As the cloud becomes the unquestioned platform for digital business, Microsoft is joining Google Cloud and SAP in offering a new generation of AI-powered industry-specific solutions.
The entry by Microsoft intensifies a high-potential trend in which leading cloud providers of various stripes are transcending traditional enterprise apps like CRM, ERP, and HCM with a new wave of apps tailored for vertical industries and fully exploiting cutting-edge AI and analytical capabilities.
With businesses of every size and across every industry becoming not just comfortable about the cloud but bullish on it, these new industry-specific solutions have the potential to provide business customers with huge new levels of value as they become end-to-end digital enterprises.
The ability to move beyond the traditional horizontal apps noted above, and indeed to work collaboratively with them to provide business customers with new and tailored insights, process improvements, and on-ramps for innovation, will enhance even further the credibility of the cloud to handle every challenge businesses can throw its way.
For that reason, it’s a topic we’ve covered vigorously at Cloud Wars this year and particularly in the last few months. Here’s a list of some of our major analyses of what’s going on:
- Google Launches New Era in Cloud with AI-Powered Industry Solutions
- Google and SAP Fusing Cloud and AI in Next-Gen Apps for Industries
- SAP’s Secret Weapon: Month-Old Industry Cloud Already ‘Growth Driver’
- Hey Microsoft: Google Cloud Is Pushing You Out as SAP’s #1 Cloud Partner
- SAP Will Battle Microsoft & Google for Customer Control, Says CEO Christian Klein
- Google Cloud Helps Drive Triple-Digit Online Growth at Lowe’s
- Microsoft Top 10 Customers for Digital Transformation: the Satya Nadella Touch
Microsoft’s broad intentions were outlined last week by corporate VP of Azure Tom Keane during a Q&A interview as part of the Deutsche Bank Technology Conference.
Early in that conversation, Deutsche Bank software analyst Taylor McGinnis asked Keane about the pace at which corporations are now moving workloads—including those of the Tier 1 variety—to the Azure cloud.
“One of the things that we’ve been doing to ensure that we’re providing the highest levels of understanding to different customers in different industries, and the highest levels of value, is driving industry-specific investments,” Keane is quoted as saying on the Microsoft transcript of the interview.
“And this offers customers in different industries prepackaged solutions, products, and capabilities that meet their specific needs.”
A few minutes later, Keane added some additional details about the industry-specific initiative at Microsoft as he responded to a question about “what the shape of a full recovery might look like for Azure.”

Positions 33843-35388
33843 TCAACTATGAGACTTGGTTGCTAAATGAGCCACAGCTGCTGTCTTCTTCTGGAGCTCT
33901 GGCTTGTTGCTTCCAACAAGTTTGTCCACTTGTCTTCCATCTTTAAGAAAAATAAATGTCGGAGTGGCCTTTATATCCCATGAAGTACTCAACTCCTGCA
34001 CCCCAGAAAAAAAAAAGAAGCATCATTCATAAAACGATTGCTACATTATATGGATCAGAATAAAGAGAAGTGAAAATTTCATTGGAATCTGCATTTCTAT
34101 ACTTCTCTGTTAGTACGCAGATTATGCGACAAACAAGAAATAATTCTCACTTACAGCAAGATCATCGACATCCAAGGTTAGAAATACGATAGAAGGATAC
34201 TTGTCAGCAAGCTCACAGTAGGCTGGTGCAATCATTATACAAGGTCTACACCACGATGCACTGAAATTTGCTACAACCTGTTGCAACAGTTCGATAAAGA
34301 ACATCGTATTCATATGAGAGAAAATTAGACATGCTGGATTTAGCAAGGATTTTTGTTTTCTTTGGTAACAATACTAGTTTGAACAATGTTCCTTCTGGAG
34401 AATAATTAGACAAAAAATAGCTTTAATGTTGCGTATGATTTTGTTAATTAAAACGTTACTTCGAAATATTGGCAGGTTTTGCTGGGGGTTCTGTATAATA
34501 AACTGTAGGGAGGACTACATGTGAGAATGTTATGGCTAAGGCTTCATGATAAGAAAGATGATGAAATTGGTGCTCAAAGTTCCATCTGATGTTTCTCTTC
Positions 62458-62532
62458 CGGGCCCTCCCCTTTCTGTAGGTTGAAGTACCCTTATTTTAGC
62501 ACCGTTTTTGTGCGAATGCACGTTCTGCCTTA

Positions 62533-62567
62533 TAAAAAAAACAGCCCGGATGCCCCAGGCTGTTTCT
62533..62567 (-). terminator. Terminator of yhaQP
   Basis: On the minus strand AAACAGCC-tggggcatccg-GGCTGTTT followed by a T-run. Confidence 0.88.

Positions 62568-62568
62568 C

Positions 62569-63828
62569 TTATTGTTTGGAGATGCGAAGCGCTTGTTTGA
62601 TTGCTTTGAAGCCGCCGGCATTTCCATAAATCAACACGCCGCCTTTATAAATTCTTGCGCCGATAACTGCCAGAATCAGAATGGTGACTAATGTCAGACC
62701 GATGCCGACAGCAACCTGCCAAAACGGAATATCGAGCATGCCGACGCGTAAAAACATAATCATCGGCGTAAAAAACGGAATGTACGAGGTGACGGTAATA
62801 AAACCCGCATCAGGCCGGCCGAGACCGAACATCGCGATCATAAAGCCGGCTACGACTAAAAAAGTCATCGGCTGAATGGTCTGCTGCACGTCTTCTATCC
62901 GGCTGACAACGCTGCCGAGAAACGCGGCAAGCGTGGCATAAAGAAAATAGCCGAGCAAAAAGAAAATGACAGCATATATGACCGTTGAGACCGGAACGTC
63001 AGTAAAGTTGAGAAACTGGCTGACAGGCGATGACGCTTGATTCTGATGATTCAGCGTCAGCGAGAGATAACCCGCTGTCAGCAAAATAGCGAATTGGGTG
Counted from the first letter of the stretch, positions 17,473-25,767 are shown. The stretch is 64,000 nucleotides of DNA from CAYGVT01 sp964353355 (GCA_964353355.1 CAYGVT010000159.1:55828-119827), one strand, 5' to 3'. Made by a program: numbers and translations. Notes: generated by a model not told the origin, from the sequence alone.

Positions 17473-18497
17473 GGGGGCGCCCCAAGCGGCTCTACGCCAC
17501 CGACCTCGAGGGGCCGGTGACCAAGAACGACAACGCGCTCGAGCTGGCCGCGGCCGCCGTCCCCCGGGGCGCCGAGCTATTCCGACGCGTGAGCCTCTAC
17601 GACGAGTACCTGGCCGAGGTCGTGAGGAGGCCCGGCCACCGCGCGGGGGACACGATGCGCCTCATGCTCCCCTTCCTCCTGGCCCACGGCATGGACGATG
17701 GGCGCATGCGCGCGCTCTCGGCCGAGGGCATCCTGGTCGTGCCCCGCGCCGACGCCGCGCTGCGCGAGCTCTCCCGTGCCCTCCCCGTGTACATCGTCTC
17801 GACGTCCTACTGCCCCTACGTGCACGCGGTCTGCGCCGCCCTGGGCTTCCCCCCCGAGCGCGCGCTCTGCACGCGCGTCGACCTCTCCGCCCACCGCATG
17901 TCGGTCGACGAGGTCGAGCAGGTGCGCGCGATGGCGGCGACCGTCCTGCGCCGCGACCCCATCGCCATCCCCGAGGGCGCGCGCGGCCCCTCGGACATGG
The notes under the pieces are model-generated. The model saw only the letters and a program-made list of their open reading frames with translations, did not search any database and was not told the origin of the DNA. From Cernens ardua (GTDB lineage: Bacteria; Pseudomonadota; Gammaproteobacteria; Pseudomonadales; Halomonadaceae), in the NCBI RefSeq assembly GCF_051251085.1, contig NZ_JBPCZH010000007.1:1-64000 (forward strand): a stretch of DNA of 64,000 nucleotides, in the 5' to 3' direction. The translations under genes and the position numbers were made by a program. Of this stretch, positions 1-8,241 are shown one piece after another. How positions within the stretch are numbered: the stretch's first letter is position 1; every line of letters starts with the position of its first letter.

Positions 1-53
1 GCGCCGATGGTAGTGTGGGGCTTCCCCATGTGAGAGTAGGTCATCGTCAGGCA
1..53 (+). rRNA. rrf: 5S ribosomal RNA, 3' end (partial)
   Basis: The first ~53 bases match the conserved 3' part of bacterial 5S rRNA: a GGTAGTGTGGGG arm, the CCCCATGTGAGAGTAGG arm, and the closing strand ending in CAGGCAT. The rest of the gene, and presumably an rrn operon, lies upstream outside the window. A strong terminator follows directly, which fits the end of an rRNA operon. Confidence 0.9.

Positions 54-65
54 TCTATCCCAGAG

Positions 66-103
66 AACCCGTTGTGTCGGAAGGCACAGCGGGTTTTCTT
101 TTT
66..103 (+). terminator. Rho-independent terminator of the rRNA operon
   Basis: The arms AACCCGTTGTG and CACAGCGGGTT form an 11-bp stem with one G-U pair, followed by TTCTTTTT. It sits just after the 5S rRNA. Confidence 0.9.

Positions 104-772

Keane said that among the activities that Microsoft has been “hyper-focused” upon are the different requirements, priorities and models that different industries have established around how they use data.
“For example, we’re now providing 100-plus different solutions for customers in retail, in consumer goods, and healthcare that allow our data products to natively understand different industries,” Keane said.
Those efforts offer customers not only a set of technology solutions but also a growing sense of confidence that the cloud is fully ready for their most-critical workloads, Keane said, particularly as they start to use new capabilities such as predictive analytics and visualization.
“So this gives customers confidence to move their data into the cloud, knowing that the cloud understands their respective industry, and then allows them to go and build on cloud more industry-aware applications very easily and make use of new technology, like predictive analytics or insights and visualization.
“So we see that each customer is a little different, and each industry is a little different. But it’s very clear that many industries are growing at an incredibly rapid pace, and that pace has only accelerated in 2020,” Keane said before offering examples from retail and financial services.
For Walmart, Microsoft helped them “elastically scale and grow,” Keane said.
In financial services, “as the interaction points become different, we’re using our cloud to allow them to use high-performance computing to effectively decouple some of the constraints, or places where they may have historically been compute-constrained,” he said.
And then of course there’s the final frontier: space.
“We’re even now moving into new segments in areas like space, where we’re making use of overhead imagery to help farmers be more efficient, or, in the United States, to help the Department of Agriculture understand environmental patterns.
“All of this is to say that we’re seeing a lot of growth from a lot of different industries, and that things remain very constant and consistent for us,” Keane said.
I’ve recently written a few pieces about Microsoft’s industry strategies, and these pieces will reveal more about Microsoft’s intentions for industry-specific solutions:
- Medical Moonshot: How Novartis and Microsoft Are Using AI to Reimagine Medicine
- How Microsoft Helps Top Retailers Deliver World-Class Experiences—and Software
- How COVID-19 Has Sparked Huge Innovation for Microsoft & Healthcare Customers
- How Microsoft Is Helping Drive Biggest Transformation in Automotive History
I’d score this move by Microsoft as a huge win for customers, a healthy challenge for Google Cloud and SAP, and a strong directional move by Microsoft.
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